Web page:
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Revlon tells women to smile and wear makeup in horrifying new video

On the surface, Revlon’s new we-hope-this-goes-viral video seems innocuous enough. After all, the campaign is called “Choose Love,” and it’s meant to empower women (I think). But look a little closer, and it’s about as empowering as a “how to please your husband ad” from the 1950s.

For the video, Revlon—and the same company that made that viral “first kiss” video last year—had several in-love couples come into a studio and talk about their relationship. We meet couples who have been together for one month and several decades, all equally adorable. They talk about their special spark, as well as their insecurities—well, the women’s insecurities—and how they affect their relationship.

Then the women are told to go home and try a new beauty routine for a week, then come back and describe how their lives have improved!

Just what was this magical routine? “The ritual entailed taking time to appreciate yourself each day by looking in the mirror, applying fragrance and eye make-up, enjoying a mint or chocolate, applying lipstick, taking a deep breath and lastly, smiling,” according to the press release.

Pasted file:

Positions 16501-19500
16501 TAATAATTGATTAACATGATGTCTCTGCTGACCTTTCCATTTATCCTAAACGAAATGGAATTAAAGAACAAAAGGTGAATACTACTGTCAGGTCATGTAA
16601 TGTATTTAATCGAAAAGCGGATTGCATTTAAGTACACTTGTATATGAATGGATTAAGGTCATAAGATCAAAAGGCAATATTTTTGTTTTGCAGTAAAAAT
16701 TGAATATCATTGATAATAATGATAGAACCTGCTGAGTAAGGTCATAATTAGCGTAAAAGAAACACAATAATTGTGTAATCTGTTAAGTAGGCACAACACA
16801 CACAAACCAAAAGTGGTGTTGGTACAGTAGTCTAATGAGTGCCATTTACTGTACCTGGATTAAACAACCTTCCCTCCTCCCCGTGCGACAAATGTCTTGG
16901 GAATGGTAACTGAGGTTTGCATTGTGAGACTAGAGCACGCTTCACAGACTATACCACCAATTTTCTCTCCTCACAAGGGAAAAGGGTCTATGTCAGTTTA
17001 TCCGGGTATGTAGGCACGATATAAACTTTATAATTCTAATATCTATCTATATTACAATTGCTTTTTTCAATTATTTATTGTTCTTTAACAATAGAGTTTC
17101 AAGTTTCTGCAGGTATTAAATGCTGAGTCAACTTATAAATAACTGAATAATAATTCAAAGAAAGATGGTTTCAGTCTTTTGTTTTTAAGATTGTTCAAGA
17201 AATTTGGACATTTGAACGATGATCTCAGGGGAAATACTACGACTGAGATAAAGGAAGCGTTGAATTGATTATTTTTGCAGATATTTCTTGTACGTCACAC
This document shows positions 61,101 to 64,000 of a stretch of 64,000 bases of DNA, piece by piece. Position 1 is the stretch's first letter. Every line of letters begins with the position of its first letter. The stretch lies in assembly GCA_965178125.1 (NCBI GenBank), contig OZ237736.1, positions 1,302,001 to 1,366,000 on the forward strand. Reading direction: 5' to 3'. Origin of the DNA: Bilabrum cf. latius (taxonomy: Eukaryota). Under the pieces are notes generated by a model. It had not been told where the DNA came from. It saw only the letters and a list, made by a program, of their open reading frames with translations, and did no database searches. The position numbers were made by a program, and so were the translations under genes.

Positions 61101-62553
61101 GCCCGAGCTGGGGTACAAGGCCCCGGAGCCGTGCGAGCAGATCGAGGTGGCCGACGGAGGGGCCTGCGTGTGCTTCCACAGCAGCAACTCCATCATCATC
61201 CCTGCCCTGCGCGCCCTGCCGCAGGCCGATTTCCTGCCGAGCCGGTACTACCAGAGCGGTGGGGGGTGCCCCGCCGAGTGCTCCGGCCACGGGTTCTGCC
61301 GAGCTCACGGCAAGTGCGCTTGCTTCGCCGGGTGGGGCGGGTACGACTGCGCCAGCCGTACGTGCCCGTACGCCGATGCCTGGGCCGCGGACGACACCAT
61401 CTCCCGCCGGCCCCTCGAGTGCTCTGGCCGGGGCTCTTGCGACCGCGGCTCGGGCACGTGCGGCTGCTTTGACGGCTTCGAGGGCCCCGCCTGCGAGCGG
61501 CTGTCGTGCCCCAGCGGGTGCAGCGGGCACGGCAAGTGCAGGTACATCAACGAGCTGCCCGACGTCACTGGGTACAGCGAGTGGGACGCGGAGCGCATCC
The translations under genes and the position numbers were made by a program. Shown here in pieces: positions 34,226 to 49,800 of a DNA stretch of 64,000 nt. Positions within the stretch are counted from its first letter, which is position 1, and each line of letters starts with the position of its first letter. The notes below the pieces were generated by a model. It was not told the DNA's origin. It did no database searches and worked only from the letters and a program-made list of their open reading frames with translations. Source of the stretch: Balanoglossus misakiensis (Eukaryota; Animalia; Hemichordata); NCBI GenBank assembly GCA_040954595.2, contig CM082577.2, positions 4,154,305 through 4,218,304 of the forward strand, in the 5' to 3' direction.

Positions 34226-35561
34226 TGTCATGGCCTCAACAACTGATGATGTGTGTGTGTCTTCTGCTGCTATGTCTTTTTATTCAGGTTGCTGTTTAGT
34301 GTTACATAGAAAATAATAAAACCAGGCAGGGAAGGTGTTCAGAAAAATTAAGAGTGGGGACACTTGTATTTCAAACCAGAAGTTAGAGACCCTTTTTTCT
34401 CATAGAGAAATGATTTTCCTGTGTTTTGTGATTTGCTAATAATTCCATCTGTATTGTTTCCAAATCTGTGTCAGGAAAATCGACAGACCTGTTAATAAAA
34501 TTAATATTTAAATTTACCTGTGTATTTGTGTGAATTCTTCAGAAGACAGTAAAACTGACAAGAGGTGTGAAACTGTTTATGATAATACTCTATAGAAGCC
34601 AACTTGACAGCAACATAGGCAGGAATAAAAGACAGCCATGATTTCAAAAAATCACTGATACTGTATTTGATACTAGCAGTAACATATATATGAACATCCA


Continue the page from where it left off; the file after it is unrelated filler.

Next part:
That’s right. The ladies were told to wear makeup, eat some chocolate, and try to smell a little better. Basically, to go and tidy themselves up while the men continued to go about their everyday lives eating Cheetos and watching Netflix.

After I watched the video I became angry—not because of how ridiculous the “experiment” was—but because I think Revlon’s intentions were actually pure of heart. I think they really meant to make a video that would seem like it was helping women.

This vintage ad basically conveys the same idea.

Instead, they perpetuated the stereotype that women’s looks can (and should?) determine their happiness, that women aren’t very into sex (two men mentioned wanting more), and that if only women knew how to spruce themselves up a bit and smile more, their lives would improve. Which means those sexist vintage ads floating around the internet aren’t so vintage after all.

Sadly, the campaign makes clear that the concept that women need to change, women need to open up, women need to blah blah blah in order to find or keep love is so ingrained in our culture that the message can actually be construed as empowering. In reality, this rhetoric puts all the blame and responsibility on women. It says, “Hey, ladies, if you’re not in love or your relationship isn’t burning with desire, well—it’s your choice.”

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